The Xerox Budget
Analysis of the 2010 Federal Budget by David MacDonald, coordinator of the CCPA’s Alternative Federal Budget:
If there was any policy recalibration due to prorogation, it was on their photocopier as 94% of this budgetâ€™s spending has already been announced.Â The problem when you photocopy your work is that you donâ€™t learn anything from the process.Â That is certainly true of the Harper government.Â The Conservative reforms to EI were meant to help more of the jobless, yet half of all unemployed Canadians still canâ€™t access EI.Â The concern last year was that EI recipients would exhaust their benefits before they got another job and that is exactly what is happening.Â Last yearâ€™s plan isnâ€™t working to address this yearâ€™s challenges.
It also appears that the Harper government isnâ€™t seeing what most Canadians are seeing which is plenty of advertising and little actual building of infrastructure.Â Instead of cutting red tape to get infrastructure programs moving, the government is cutting regulations on uranium mines.
Government spending is capped more generally with strategic reviews forcing departments to cut 5% of their programs when the review gets to them.Â The glaring omission to these caps is the defense department that continues to grow at its pre-established rate until 2012 when the growth rate slows slightly.Â Although there is plenty of talk about Canadaâ€™s positive role in Haiti and Afghanistan, international development spending that makes that possible has been capped making these types of interventions much harder in the future.
What is little advertised in this budget is that much of the deficits going forward are being caused by the continuing corporate tax cuts worth on average $4 billion a year over the next 3 years.Â It is also worthwhile noting that while building stimulus infrastructure ends next year, the tax cut measures introduced as stimulus will continue to erode revenues indefinitely.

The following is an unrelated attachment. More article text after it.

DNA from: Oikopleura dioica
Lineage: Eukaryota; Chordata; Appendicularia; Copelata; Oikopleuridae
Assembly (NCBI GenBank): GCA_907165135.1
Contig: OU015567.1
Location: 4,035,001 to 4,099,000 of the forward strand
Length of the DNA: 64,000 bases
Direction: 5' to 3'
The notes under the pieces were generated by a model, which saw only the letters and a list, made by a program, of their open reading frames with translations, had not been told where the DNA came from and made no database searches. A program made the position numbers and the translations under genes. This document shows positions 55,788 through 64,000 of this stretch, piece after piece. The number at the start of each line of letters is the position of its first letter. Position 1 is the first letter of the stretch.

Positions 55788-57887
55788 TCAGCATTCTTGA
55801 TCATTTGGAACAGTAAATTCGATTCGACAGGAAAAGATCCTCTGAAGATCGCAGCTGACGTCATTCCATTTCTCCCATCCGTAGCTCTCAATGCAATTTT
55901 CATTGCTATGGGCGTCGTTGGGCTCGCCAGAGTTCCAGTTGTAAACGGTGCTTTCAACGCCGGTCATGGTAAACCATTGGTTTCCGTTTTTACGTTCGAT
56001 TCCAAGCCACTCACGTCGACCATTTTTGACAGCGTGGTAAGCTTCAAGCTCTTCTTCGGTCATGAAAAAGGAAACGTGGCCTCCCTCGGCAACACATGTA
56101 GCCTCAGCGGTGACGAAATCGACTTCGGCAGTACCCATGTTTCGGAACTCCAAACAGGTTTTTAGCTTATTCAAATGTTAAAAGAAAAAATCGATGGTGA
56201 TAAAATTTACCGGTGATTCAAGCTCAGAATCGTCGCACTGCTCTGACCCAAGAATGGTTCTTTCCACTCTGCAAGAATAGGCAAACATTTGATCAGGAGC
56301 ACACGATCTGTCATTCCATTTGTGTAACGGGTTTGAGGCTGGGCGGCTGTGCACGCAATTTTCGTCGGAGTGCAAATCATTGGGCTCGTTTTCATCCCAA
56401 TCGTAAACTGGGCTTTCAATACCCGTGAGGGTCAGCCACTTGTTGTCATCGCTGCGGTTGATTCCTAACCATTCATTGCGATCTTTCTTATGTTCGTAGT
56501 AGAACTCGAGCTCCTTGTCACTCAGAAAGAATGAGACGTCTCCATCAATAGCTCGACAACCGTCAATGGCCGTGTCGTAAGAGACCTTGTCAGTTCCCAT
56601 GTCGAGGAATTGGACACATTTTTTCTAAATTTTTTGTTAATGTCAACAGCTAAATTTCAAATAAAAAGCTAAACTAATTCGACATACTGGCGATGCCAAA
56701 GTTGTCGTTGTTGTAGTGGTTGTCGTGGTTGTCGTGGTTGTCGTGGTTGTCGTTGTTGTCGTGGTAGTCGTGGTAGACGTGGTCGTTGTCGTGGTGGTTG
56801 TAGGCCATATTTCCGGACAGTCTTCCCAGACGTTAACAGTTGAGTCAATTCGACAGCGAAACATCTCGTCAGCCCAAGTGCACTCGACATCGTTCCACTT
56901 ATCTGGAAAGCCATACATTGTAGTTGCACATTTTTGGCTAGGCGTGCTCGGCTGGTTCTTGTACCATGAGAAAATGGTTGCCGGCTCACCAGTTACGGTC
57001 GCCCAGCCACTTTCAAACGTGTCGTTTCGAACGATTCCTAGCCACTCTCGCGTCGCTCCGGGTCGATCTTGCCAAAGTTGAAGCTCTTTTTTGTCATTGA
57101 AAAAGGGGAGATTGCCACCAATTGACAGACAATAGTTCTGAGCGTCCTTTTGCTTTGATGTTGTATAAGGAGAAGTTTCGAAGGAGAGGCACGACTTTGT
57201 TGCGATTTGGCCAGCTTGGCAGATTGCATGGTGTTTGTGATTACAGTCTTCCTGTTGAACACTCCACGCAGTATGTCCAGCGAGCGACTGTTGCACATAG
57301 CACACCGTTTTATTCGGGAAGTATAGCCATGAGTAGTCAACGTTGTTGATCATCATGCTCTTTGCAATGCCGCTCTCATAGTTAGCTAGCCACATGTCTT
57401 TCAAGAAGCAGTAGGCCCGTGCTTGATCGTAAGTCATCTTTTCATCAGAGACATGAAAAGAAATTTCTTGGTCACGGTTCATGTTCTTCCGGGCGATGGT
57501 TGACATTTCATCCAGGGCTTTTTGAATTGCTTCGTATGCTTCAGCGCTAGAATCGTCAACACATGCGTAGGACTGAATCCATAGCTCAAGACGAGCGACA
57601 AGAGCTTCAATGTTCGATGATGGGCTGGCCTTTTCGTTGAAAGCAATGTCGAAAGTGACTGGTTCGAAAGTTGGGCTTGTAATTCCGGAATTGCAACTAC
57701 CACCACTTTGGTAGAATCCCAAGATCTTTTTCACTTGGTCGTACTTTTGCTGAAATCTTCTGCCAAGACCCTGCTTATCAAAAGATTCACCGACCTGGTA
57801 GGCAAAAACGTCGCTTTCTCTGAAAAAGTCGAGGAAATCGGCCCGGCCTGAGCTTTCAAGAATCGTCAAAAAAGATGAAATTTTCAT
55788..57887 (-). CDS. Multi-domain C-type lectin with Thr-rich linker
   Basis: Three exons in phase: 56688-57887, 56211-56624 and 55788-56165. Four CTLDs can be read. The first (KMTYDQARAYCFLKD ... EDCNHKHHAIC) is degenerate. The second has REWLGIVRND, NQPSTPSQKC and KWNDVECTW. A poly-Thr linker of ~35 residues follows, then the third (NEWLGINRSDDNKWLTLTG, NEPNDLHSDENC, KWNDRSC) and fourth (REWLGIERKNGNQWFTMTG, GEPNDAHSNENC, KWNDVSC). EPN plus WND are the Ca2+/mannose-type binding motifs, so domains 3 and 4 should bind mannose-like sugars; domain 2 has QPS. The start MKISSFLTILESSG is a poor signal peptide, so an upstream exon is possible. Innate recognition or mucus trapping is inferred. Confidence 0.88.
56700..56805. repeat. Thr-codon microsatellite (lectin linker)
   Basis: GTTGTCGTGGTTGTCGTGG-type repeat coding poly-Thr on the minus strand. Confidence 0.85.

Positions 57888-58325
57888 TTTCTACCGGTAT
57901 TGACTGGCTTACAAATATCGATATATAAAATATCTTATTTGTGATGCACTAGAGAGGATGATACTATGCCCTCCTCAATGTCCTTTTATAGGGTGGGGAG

The 6% of newly announced programs are more weighted with fluff than actual new spending.Â Similar to last yearâ€™s stimulus budget, there is no coherent vision for the future.Â There is a smattering of small new spending efforts with a lot of padding for government programs that are paid for out of existing funds.Â Seniors are given their own holiday, but no action on pensions is taken.Â Some small new amounts are spent on university research, but nothing is done to address crippling student debt.
Despite its title, this isnâ€™t a leadership budget, it is an acceleration of Harperâ€™s Americanization of Canada with â€œrace to bottomâ€ corporate tax rates, and an ever expanding military.Â The jobless are left to fend for themselves and national planning for the future beyond balanced books is completely off the table.Â While the military is exempt from spending caps, addressing foreign policy goals like rebuilding Haiti after the earthquake are a secondary priority as international development funding also gets capped.Â All in all, this is much more representative of the Conservatives vision of Canada, unfortunately it has nothing to do with a proactive vision for the future.